Monday, February 1, 2010

Kitchen Secrets to a Healthier Wastline

One of my resolutions for 2010 is healthier living without sacrificing the "good" stuff. I want to eat healthier but I have no interest in munching on diet bars that taste like cardboard. I want to loose weight but I don't want to be a slave to the gym. I've been perusing the internet, library and taking notes when interesting information hits the TV and now I want to share a few kitchen secrets I've learned over the past few months with you. My most recent "Ah Ha" moment happened while watching Joy Bauer's Diet SOS segment on the Today Show last Friday.

You can actually convert high fat ground beef into the same quality as lean ground chuck.  Brown the "cheap" higher fat ground beef, drain then rinse with super hot (almost boiling) water to remove excess fat. I would think you could also boil the meat, breaking it up into chunks as it boils, and drain well through a colander. Talk about making it from scratch! With all the ground beef dishes I make, especially during football and NASCAR racing season, this will definitely help me trim extra fat and calories off the family's waistline!

It should be noted, you pay for both ground beef and chuck by the pound (fat and all) so you need to assess the cost of the ground beef vs chuck in order to maximize your food dollars. If ground chuck in on sale for a great price, then I would go ahead with the purchase but most of the time ground beef is overall cheaper and worth washing some of the fat down the drain!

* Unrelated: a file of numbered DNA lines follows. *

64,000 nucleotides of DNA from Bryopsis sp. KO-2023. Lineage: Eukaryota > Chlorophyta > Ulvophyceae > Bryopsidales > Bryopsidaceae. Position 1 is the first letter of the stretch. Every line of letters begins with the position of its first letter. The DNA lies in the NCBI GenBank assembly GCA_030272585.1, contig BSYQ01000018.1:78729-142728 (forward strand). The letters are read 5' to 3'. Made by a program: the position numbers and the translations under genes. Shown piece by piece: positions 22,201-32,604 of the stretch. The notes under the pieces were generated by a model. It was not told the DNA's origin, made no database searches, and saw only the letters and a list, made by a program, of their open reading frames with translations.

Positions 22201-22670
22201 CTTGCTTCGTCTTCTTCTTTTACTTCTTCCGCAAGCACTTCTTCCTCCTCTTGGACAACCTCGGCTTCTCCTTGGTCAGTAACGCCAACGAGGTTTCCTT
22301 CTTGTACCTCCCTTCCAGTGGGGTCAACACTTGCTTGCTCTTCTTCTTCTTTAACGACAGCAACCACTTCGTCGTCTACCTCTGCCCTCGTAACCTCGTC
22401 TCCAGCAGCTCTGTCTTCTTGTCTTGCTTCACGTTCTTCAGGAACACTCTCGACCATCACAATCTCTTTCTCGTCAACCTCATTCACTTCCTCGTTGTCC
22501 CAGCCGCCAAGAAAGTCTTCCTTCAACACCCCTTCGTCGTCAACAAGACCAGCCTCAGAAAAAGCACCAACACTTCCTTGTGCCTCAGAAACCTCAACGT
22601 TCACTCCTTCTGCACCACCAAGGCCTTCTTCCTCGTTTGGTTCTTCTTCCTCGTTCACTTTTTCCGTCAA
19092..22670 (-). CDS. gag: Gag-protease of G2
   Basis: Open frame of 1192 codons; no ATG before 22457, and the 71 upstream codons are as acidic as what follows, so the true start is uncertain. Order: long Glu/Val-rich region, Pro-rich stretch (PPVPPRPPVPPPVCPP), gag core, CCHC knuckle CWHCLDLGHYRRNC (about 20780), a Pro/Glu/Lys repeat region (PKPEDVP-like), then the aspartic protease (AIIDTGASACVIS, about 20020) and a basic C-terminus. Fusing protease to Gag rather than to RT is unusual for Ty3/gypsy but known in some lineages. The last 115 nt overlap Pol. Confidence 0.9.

Complex carbs (brown rice, whole wheats breads and grains, etc) are also recommended versus their simpler carbohydrate cousins like white rice, pasta and breads. Complex carbs take longer for the body to break down which gives us more energy for longer periods of time. They also fill us up faster so it takes less complex carbohydrates to feed a family. It is also suggested we eat complex carbs with a protein. This further slows the break down of those carbs which prevents a blood sugar spike. I've heard both Joy and Alton Brown talk about this on their respective shows. Now I can have my bread and eat it too!!!

Reconstituted non-fat dry milk, skim or 2% milk can be substituted in MANY recipes calling for whole milk or cream. Reconstituted non-fat dry milk contains no calories or fat (per the label's nutritional data) so I use this in most of my recipes. I've also used skim milk PLUS a little non-fat dry milk powder to give a creamy boost to my dishes.

Vegetable and fruit purees added to recipes give a valuable nutritional boost to your dishes with little impact to the taste and total calories or fat content of the recipe. In some situations, you can actually reduce the calorie and fat content by substituting purees for some of the ingredients like oil and sugar. Jessica Seinfeld (Jerry Seinfeld's wife and mother of three) published a cookbook, Deceptively Delicious, I borrowed from my local library a few months ago. She purees all sorts of veggies and fruits without any added spices or oils, places the liquid in ziploc baggies by 1/4 cup measurements and freezes them so they are ready at a moments notice. Simply boil them in hot water for a few minutes to thaw and use. I know this isn't an original idea and may not even constitute a secret to some of you but after seeing her amazing recipes for wonderful treats like Blueberry Oatmeal Bars (with Spinach), I was certainly enlightened!